Four Questions Towards Understanding User Adoption of Your Product
Pretty much every new app has the following problem: lots of people sign up but don’t stick around.
I frequently get asked what are benchmarks for retention after one day or one week. My answer tends to be the same for products in the early days:
Ignore the benchmarks. Find the patterns in the stories of people who do get your product. Figure out what converted them and got them so excited to keep using your product every day or every week. In the early days, your main focus should be to attract and create more and more of those “core users” who deeply use your product. Over time you can try to increase averages, but first, you just need a core and strong base.
Most people look too much at the “big data” and try to draw conclusions. In the early days of a product you have to talk to people. You need anecdotes much more than data. You could say The plural of anecdote is data.
Talking to actual users
To collect anecdotes, you have to talk to actual users. The best users to call are ones who can help you understand why they tried your product and what hooked them. I like to look for bouncebacks. Bouncebacks are users that have tried your product, bailed immediately and didn’t find it useful, came back to try again for some reason (at least 1 week later, or even better, 1 month later), and then got hooked.
The first step is to identify some bounceback users to call. Select users who you now consider highly active users, but had a specific gap between the time of first signup, and getting into habitual use. Look for different ranges of time between their first attempt to use the product, and when they returned and got hooked. Reach out to them and ask if they would be willing to chat with you about their experiences with your product. It is good to target having around 10 conversations. It is ok to divide the conversations up among different team members.
Ask the following four questions:
1) What prompted you to sign up and try out our product in the first place?
2) What did not meet your expectations or what was hard to figure out?
3) Why did you come back to give the product another try?
4) What worked the second time that got you using it more frequently?
Try to find patterns in their answers to help you understand:
- the reasons people were interested to try out your product in the first place
- what your product did not deliver upon first experience
- better messages that caused the user to come back and still be interested a second time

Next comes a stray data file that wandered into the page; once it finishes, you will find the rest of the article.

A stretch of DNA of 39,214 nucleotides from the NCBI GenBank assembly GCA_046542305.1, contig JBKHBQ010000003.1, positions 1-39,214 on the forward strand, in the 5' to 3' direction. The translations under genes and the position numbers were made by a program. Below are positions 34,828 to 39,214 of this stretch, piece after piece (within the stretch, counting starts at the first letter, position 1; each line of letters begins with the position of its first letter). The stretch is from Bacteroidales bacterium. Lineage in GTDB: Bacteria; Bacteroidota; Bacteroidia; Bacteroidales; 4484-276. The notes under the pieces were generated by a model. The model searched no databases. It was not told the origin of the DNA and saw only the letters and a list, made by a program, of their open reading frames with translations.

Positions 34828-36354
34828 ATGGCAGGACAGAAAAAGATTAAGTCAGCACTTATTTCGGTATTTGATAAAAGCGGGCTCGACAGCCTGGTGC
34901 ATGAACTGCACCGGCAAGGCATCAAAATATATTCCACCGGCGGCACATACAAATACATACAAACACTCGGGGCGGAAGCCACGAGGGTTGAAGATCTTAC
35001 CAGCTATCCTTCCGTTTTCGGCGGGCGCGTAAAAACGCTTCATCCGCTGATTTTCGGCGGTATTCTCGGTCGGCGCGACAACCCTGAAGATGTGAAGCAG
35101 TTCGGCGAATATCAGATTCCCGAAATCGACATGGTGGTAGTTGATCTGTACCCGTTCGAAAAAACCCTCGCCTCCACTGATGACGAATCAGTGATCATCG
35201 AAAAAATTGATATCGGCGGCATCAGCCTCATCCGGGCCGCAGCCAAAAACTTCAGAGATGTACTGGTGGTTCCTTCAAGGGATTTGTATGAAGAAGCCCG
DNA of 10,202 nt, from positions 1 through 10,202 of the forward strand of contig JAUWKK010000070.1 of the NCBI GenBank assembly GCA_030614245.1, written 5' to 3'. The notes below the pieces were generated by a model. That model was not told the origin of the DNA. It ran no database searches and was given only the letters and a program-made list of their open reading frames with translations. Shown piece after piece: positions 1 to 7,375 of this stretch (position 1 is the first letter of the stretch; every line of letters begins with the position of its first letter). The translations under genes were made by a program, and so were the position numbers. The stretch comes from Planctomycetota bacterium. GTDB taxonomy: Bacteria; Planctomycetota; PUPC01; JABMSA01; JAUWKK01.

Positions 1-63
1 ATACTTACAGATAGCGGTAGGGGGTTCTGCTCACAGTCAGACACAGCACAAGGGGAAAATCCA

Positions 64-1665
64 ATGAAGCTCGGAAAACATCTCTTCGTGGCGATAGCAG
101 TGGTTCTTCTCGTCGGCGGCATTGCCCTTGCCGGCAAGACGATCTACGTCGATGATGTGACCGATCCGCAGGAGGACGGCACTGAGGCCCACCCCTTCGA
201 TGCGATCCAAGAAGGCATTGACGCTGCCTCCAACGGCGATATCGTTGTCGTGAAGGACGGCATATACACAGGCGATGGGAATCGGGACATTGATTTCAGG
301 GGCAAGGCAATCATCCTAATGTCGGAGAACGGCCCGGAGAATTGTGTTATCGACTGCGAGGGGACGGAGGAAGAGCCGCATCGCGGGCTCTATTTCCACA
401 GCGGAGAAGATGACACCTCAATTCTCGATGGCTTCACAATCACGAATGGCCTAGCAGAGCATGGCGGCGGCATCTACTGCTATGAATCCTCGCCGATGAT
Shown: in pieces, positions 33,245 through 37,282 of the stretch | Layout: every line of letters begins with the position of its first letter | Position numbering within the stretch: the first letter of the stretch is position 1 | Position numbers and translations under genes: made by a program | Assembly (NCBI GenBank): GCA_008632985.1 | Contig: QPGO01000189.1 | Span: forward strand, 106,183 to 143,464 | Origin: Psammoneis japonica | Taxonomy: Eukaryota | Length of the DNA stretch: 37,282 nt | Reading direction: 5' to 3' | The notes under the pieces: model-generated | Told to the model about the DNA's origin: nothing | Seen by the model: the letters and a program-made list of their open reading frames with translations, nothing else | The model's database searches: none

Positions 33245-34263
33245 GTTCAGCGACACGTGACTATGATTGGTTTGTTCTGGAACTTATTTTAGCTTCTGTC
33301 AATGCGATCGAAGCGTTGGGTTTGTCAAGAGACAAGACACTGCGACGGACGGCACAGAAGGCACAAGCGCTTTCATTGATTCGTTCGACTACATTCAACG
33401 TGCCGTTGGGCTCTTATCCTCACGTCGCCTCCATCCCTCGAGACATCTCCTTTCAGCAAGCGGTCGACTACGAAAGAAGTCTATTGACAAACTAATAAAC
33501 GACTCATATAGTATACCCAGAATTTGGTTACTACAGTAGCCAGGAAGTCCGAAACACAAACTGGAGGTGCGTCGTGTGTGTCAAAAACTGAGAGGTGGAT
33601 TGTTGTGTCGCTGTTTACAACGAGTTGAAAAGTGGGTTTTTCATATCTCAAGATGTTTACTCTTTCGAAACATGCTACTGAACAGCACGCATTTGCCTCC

- what they did to convert to become an active user
From these patterns, you can invest in revising your marketing and improving your product and onboarding. Revamp your messaging to focus more on the messages that brought people back and got them engaged. Update your product and onboarding to simplify whatever the users did the second time to get fully engaged.
A lot of this I learned from a project that Twitter ran with Adaptive Path in 2009 to start understanding our user growth challenges. @stop, @trammell and @ladylexy were instrumental in putting together that first set of user research and learnings that led to a lot of the growth work Twitter invested in over the subsequent years.
We learned from early users that many of them signed up for Twitter and thought it was just a megaphone. When they had nothing to say, and didn’t otherwise understand the product they bailed. When they later heard about how valuable Twitter could be if they followed their reverend or the food truck that broadcasts its location every day, they came back and tried again. But this second time they specifically sought out people to follow and had a good experience. We rapidly rebuilt our onboarding to focus much more on following and finding the right people which caused significant increases in how many users were activated after signing up. We revised our messaging to talk much more about finding and following the right people on Twitter instead of talking about tweeting and broadcasting.
I recommend doing this exercise of interviewing new bounceback users every 6 months. You’ll learn a lot about how to keep improving your adoption and activation.